Working a Dining Room

20 Oct

I was at a blue-and-white-checkered table towards the back of the dining room of Maialino – the hottest new restaurant in NYC – when I realized what it meant to work a dining room.  It was the third night of ‘friends and family’ at the new Roman trattoria in Ian Schrager’s ‘Haute Bohemian’ Gramercy Park Hotel and absolutely frigid outside, but the dining room was filled only with warmth as Danny Meyer walked from table to table greeting his guests.

I remember the moment very clearly.  I sat with two buddies/coworkers of mine, Charles Leisenring and Naum Shuminov, and we stared with open eyes and even more-open mouths at our table full of entrees.  We had already put away a selection of cured Italian meats (portioned for 6), a round of 5 appetizers, and a glass or two of surprisingly delicious white wine.  The entrees arrived and there were even more than we had remembered ordering.  The three of us looked at each other, picked up our forks and started digging.

During the entree course, I saw Danny starting to work his way across the room.  He has this aura about him, almost magical.  When he walks into the restaurant, you know.  He doesn’t have to say anything, but you know he is there.  And so I saw him towards the front of the restaurant and he made his way through the middle area where the fresh bread and salumeria is located.  He stopped at a table about fifteen feet away from ours and spoke with the guests for a minute.  As he turned away from the table, he caught my eye and headed right for our table.  He smiled as he walked to our table and greeted us all with a handshake, a thank you, and that was it.  He was gone.  Off to thank his next table of guests.  It was magical and a moment I will always remember.

Now, at this point in my career with Blue Smoke, I had been there for about six months as a manager.  In a company of about 2,000 people, there were many, many people with more important and higher-ranking jobs than mine.  But Danny remembered my name after the first time he met me.  Not only that – he greeted me and called me confidently by name as if to say that I was important to him.  He didn’t stay long at the table.  What he did do was make me feel like he was on my side.  It is one thing to make a guest feel welcome in your restaurant; it is another to make them feel like a king.

Danny once told me that he feels that the one thing he can do better than anybody in the world is work a dining room.  He proved it to me that night at Maialino.  What he also did was inspire in me a confidence that I could one day soon make people feel that great.  Now, I won’t go so far as to say that I can work a dining room better than anybody in the world.  Not yet.  But I think I am on my way to that point, and that is certainly where I will soon be.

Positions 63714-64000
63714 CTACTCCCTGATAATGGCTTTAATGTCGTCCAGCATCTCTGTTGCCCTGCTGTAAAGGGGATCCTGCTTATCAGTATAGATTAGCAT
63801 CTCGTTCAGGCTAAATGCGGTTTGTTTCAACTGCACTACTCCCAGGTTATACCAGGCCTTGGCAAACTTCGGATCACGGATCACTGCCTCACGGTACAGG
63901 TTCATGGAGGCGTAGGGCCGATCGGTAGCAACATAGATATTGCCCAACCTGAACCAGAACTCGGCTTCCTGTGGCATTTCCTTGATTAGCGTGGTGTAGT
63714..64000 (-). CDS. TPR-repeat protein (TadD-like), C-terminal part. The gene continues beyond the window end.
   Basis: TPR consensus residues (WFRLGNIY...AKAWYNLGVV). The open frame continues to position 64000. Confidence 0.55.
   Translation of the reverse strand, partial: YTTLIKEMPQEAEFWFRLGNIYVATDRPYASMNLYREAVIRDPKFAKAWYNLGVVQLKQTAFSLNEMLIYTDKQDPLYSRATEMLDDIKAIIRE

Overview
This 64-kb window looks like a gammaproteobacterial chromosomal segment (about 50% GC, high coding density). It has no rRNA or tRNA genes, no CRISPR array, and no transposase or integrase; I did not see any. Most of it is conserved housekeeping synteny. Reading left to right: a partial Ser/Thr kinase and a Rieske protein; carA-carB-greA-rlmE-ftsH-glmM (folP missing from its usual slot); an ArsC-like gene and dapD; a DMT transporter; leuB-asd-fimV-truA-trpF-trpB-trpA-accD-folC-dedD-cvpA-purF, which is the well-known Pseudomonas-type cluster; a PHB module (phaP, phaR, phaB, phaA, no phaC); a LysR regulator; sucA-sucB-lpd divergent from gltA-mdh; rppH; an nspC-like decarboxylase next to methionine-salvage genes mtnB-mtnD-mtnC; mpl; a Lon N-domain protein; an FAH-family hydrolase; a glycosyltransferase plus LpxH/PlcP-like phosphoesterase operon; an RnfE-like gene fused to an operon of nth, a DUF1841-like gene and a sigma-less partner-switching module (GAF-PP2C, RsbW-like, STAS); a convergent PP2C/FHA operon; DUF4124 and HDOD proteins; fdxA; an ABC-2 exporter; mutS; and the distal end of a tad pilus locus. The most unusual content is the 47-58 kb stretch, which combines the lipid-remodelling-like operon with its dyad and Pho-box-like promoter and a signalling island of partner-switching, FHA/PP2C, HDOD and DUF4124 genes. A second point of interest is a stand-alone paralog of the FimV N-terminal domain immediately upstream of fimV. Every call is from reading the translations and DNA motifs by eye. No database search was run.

What, then, does it take to work the dining room?

A Genuine, Caring Nature

This tenet is multi-faceted:

  • On one level it is about simply caring for others.  To care for someone is simple.  See every guest as a person.  A mother, father, child, grandparent, friend.  We often forget this principle in business or outside of our homes.  Everybody means something to somebody.  Treat them accordingly, how you would want your loved ones to be treated.
  • On another level, it is about truly caring about how your guests are enjoying themselves.  To be the best, you must get to the point that if even the slightest thing goes wrong with your guest’s meal, it strikes pain in your heart as an owner/manager.  It is about pride.  Even the slightest of mistakes, that is a personal shot against you.  You must internalize that and use it as your motivation to make the guest experience perfect.

A Deep Appreciation

The words of Alan Wong that will forever resonate with me are: “Every guest that chooses to eat at your restaurant had a thousand other places to choose, but they chose you.  It is your obligation to do everything in your power to go above and beyond and show them that they made the right choice.”  While working a dining room, it is imperative to show your guests that gratitude and appreciation not only through your words, but through your manorisms, gestures, and warm smile.

No Set Plan, Be Yourself and Gauge Your Guests

This tenet has three pieces: